The assertion of sovereign authority in the Territories is a bald absurdity, which those who proclaim in theory deny in practice. But the conception of the right of self-government, provided the Constitution is adhered to, would be in most cases wise and expedient, as well as just. But the Federal Government can never abrogate its right of revising the Territorial laws, although the exercise of that right may rarely become necessary. The abolition of polygamy in Utah at the late session of Congress, is an illustration of the imperative duty which rests upon Congress in this particular, and of the unanimity with which all sections will combine for the exercise of legitimate power, in spite of the vaunted theories of demagogues, invented for a particular juncture to rid themselves of responsibility. If this doctrine of innate Sovereignty in the Territories be conceded, there is no enormity in the shape of governments or institutions which may not be smuggled into our American system, and defy the moral sense of a free Christian people. Polygamy is one of these; but their name is legion. Whatever is odious in despotism or in pagan, superstition might claim protection, and the right to admission into the Union, if this fallacy of Territorial Sovereignty were allowed to become the settled policy of the country. It is but the conceit of a political charlatan and the refuge of a demagogue, who, nevertheless, has never evinced his sincerity by proposing to carry his theory into practice.

At 9 o'clock yesterday morning, the ship Erie, of New-York, arrived at the Brooklyn Navy-yard from Monrovia, on the Coast of Africa, having been captured by the United States steamer Mohican. She had 890 slaves on board, of whom 860 were delivered to the Government agent at Monrovia, the other 30 having died on the voyage from the place of capture. She cleared from Havana on the 11th of April last for the Congo River, in charge of Capt. KNUDSON.

The Erie hauled into the stream at the Navy-yard last evening. She brings home Lieut. J.W. DUNNINGTON, Passed Midshipman H.D. TODD, and a prize crew of ten men, belonging to the captor of the slaver, the U.S. steamer Mohican. The Erie's officers supposed the Mohican to be an English man-of-war, and hoped, by hoisting the American flag, to evade examination. She made the passage from Monrovia to New-York in thirty-four days, and was in company with the Marion, sloop-of-war, off Cape de Verde Islands. The Mohican sailed from Fernando Po on the 4th of August, and stood to the southward for Loando, having the squadron mail on board. When our days out, about fifty miles off the mouth of the Congo River, at 7 A.M., sighted a ship, standing to the Northwest; was about fifteen miles from the vessel, which was under all sail and port studding-sail; immediately got up additional steam and came near the stranger, which refused to show any colors. Fired a blank cartridge, and then the American ensign was hoisted from the peak of the suspicious craft. She hove to, and Lieut. DUNNINGTON went on board. On getting inside the gangway, he was confronted by a Spanish gentleman, of rather respectable appearance, who spoke English well. The officer asked if the Spaniard was Captain; the latter said not, but sent the visitor aft in quest of the skipper. An American, somewhat of a Yankee, then was accosted, but with no satisfactory result, of as he persisted in declaring that the Commander died in the Congo. The mate was next asked for, but was not forthcoming, as he ran away, it was alleged. "Who has charge of the ship?" said the naval man, becoming a little excited. No one enlightening him, he at once ordered the flag to be hauled down. "Now, boys, give' three cheers," cried Lieut. DUNNINGTON, leaning over the ship's side, and addressing his boat's crew; "for we have a genuine prize, and no mistake." The enthusiasm of the man-of-war's men found vent in several loud huzzas, which had no sooner been heard than all the hatches of the Erie flew open, as if by magic, and her crew, who had been keeping the darkies quiet below, rushed on deck, and exclaimed in a regular chorus: "It's all up with us, boys." Mr. DUNNINGTON peeped into the lower apartments, and beheld a whole mass, of woolly heads. Every black eye in the ship was bent on the unexpected intruders, who took a hasty survey of the ship, and proceeded to regulate matters generally. Extra men from the Mohican were then sent for and put on board, and the returning boats took back to the steamer the crew of the Erie. Those amongst them who were foreigners were, allowed to take French leave on the coast, and three important-looking persons, supposed to be the captain and two mates, were brought home in the slaver, and will be turned over this morning to the United States Marshal. The Mohican proceeded to Loando, and the Erie to Monrovia -- the ships' companies giving three cheers for the prize. After a run of 14 days, the slaver anchored at her destination. Twenty-nine of the poor slaves died, principally of fever and dysentery, caused, it is supposed, by Congo water on the passage, and one fell overboard. Rev. JOHN LEYS received the negroes on the 23d of August, and distributed them amongst the inhabitants of Monrovia, who promised to treat them kindly. They were perfectly naked when taken, and were delighted with the disposition made of them. They clapped hands, sung, shouted, and raised a jolly time generally. The officers and men of the Mohican, who escorted the slaves to Monrovia, describe their sufferings during the middle passage as positively revolting. They would not undertake similar duties for any consideration.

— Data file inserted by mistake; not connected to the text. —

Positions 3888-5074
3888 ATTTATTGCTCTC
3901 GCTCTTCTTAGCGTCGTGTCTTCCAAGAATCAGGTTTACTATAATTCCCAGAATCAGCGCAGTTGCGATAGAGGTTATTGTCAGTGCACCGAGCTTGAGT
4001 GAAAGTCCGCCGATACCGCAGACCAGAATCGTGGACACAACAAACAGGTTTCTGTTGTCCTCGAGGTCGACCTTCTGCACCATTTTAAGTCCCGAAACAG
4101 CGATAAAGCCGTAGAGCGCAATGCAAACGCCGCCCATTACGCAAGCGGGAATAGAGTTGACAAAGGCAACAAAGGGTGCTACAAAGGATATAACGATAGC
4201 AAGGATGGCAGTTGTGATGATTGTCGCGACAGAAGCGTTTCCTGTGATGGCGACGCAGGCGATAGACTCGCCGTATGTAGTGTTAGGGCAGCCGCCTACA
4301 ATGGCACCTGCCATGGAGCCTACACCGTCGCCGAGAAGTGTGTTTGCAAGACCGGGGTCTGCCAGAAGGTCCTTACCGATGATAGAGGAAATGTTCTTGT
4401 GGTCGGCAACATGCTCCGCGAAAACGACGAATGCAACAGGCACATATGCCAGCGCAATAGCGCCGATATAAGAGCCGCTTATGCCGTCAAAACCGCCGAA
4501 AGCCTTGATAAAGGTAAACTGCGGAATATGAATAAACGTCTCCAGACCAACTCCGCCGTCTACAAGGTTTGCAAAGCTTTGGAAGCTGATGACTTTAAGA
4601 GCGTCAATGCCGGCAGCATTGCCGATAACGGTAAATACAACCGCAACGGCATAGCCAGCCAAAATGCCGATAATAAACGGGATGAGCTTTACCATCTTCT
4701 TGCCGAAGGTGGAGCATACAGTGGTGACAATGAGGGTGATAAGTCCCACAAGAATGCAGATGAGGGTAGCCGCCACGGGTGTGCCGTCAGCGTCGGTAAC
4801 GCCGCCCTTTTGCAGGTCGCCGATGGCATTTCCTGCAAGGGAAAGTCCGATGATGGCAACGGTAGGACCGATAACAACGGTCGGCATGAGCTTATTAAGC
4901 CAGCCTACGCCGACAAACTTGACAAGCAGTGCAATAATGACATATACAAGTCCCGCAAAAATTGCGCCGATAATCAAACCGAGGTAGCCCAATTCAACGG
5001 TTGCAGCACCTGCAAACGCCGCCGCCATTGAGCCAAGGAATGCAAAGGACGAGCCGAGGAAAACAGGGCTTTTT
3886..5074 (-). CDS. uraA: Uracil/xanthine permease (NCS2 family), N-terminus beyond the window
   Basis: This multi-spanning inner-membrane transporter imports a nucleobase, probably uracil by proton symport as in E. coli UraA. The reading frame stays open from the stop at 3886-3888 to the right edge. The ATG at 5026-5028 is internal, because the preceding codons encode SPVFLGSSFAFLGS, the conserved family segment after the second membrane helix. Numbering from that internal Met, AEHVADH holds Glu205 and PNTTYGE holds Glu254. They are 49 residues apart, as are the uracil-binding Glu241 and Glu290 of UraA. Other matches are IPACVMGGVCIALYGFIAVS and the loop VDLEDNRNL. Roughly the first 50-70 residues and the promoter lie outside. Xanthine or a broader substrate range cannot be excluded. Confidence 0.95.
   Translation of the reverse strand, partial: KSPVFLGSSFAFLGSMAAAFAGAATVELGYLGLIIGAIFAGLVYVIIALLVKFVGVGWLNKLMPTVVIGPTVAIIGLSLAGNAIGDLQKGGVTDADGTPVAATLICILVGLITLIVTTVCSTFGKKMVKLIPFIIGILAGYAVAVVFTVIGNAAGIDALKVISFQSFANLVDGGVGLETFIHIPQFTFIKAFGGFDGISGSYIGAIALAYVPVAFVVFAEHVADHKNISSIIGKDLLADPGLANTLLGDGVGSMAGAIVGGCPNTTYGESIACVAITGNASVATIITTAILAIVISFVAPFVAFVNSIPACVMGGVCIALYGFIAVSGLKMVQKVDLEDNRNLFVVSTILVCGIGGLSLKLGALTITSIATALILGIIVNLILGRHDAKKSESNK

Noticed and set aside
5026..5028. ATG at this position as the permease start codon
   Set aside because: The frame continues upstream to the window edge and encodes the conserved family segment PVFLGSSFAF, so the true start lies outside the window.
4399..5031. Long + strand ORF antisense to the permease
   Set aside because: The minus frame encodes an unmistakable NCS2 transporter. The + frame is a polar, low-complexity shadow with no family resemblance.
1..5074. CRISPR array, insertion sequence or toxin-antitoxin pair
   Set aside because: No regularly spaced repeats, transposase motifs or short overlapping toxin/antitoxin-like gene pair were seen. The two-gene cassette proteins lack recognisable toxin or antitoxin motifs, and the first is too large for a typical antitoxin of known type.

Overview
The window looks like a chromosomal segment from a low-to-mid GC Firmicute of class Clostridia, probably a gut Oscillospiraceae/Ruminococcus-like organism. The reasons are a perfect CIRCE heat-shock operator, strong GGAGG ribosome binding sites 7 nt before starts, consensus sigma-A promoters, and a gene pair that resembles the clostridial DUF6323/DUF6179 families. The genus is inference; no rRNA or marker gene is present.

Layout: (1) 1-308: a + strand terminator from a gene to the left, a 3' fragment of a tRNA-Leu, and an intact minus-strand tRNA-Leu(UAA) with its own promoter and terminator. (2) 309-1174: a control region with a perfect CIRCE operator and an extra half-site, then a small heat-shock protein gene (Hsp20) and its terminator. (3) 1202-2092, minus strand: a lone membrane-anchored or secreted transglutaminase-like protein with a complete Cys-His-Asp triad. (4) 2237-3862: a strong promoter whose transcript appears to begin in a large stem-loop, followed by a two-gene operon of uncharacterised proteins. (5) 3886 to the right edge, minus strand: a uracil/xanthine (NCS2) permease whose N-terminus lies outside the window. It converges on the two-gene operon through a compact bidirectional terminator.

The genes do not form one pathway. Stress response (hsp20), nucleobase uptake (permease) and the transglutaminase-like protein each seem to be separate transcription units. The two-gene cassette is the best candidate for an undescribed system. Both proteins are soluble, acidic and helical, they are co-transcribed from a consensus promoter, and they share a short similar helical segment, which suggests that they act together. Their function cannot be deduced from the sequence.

The Erie is a fine sailer, and looks like anything but a slaver. She was built at Warren, R.I., in September, 1849, and was owned for a time by Mr. RALPH POST, of New-York. She is a regular "cotton ship" in appearance. Her fitting up was most artistic: she had slave coffers, a sufficient quantity of water, vinegar in casks, placed fore and aft, to last 900 people for sixty days, and an exceedingly large quantity of rice, pork, beef, farina, bread and peanuts, of which a good portion was given to Mr. SEYS at Monrovia. The hold of the vessel is unusually neat, and was kept in excellent order. There was less filth found in the ship than is usual with slavers, which was, perhaps, owing to the fact that a large crew were exclusively employed in preserving the healthy condition of the vessel. The sails are new and valuable, and could not have been long in use. The Erie was boarded in the Congo River by the British steamer Spitfire, previous to receiving slaves. She was only seventeen hours from the slave wharf when the Mohican seized her. No other craft was ever captured on the African station with so many negroes.

The Commandant of the Brooklyn barracks had a guard of U.S. Marines put on board the prize, and they will remain on board until she is in charge of the Marshal.

The Erie's, advices from the African squadron report the San Jacinto on her way to Loando, as was also the corvette Portsmouth. The Sumpter had gone up to Accra, on the Gold Coast; the Mystic, Lieut. LEROY, was at St. Paul's, and also the Constellation, flag-ship. The Mohican was on her return from a cruise to the Gold Coast when she sighted the Erie. Lieut. GARLAND and Pd. Mid. BLAKE have been invalided from the fleet.